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U.S. Department of Health and Human Services

About FDA

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Economics Staff

Clark Nardinelli, Director

We do all of the economic analysis for the Office of the Commissioner and for most of the rest of the FDA. We ensure that cost-benefit and cost-effectiveness analyses of FDA regulations fulfill all economic requirements, as well as provide the best possible economic information to the FDA management and staff responsible for regulatory decisions. We collect, maintain, and analyze data on FDA-regulated products and carry out special research projects on significant topics affecting the agency or its responsibilities. In all of these activities, we serve as objective, unbiased economic analysts who let management and staffs know the economic implications of actions and events. In this role, we advise and assist the Commissioner and other key officials on a day-to-day basis on the economic implications of current and proposed agency activities.

We see that economic data used by the agency are of the highest quality and that the methods used to analyze them are appropriate. We also present the economics of FDA activities outside the agency. We supply FDA representation on economic matters to the Department of Health and Human Services, the Office of Management and Budget, Congress, and other outside organizations and groups. We supply economic research material for use by agency officials in preparing testimony before congressional committees and in developing replies to inquiries directed to the agency. As a behavioral science, applied economics is particularly relevant to policies likely to influence the behavior of patients, industry, or healthcare professionals. We therefore carry out background research on many of the most pressing healthcare problems facing the agency.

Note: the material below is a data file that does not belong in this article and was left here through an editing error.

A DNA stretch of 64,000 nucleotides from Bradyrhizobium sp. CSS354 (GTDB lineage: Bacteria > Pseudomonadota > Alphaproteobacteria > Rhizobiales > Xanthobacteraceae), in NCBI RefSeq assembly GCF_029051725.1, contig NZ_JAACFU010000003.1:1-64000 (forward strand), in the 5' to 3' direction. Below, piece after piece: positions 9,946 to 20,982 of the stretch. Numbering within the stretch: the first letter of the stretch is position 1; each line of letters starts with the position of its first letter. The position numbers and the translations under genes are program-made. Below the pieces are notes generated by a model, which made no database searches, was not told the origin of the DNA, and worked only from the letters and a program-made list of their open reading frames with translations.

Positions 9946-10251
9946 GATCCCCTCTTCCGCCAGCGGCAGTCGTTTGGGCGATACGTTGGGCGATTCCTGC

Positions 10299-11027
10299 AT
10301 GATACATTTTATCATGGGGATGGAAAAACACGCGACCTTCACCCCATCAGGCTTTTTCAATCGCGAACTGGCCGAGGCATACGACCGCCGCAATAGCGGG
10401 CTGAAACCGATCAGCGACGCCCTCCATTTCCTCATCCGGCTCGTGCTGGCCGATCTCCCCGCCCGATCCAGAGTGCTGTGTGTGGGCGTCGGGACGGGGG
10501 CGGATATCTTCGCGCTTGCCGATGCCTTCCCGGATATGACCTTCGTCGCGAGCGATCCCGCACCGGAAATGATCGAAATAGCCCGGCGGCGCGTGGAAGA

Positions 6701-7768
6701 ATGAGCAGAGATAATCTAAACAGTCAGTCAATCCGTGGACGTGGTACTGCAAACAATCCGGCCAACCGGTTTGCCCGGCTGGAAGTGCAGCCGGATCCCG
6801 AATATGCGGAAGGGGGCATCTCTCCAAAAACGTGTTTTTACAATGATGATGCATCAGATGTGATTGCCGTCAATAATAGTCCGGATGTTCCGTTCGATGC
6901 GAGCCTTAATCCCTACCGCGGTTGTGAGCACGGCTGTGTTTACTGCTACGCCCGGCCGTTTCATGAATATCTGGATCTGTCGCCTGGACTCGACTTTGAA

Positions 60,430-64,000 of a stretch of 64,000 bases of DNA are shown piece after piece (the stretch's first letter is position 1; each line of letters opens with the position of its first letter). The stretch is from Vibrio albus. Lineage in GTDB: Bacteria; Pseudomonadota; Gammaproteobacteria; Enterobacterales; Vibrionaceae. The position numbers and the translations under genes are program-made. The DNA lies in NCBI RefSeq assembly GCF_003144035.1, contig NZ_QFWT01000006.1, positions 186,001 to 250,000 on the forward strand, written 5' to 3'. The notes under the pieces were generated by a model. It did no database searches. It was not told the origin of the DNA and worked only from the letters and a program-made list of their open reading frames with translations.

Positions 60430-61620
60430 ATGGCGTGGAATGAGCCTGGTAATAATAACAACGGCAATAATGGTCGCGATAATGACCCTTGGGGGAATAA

Topics we have recently studied as part of special research projects include:

  • the returns of market exclusivity granted to drug sponsors who conduct pediatric trials;
  • the market size for follow-on protein-based drug products;
  • the agency’s workload associated with increasing review activities under the Prescription Drug User Fee Act;
  • potential economic gains associated with genetically-engineered animals;
  • trends in drug approvals;
  • measures of drug safety; and
  • effects of potential financial conflicts-of-interest on FDA advisory committees.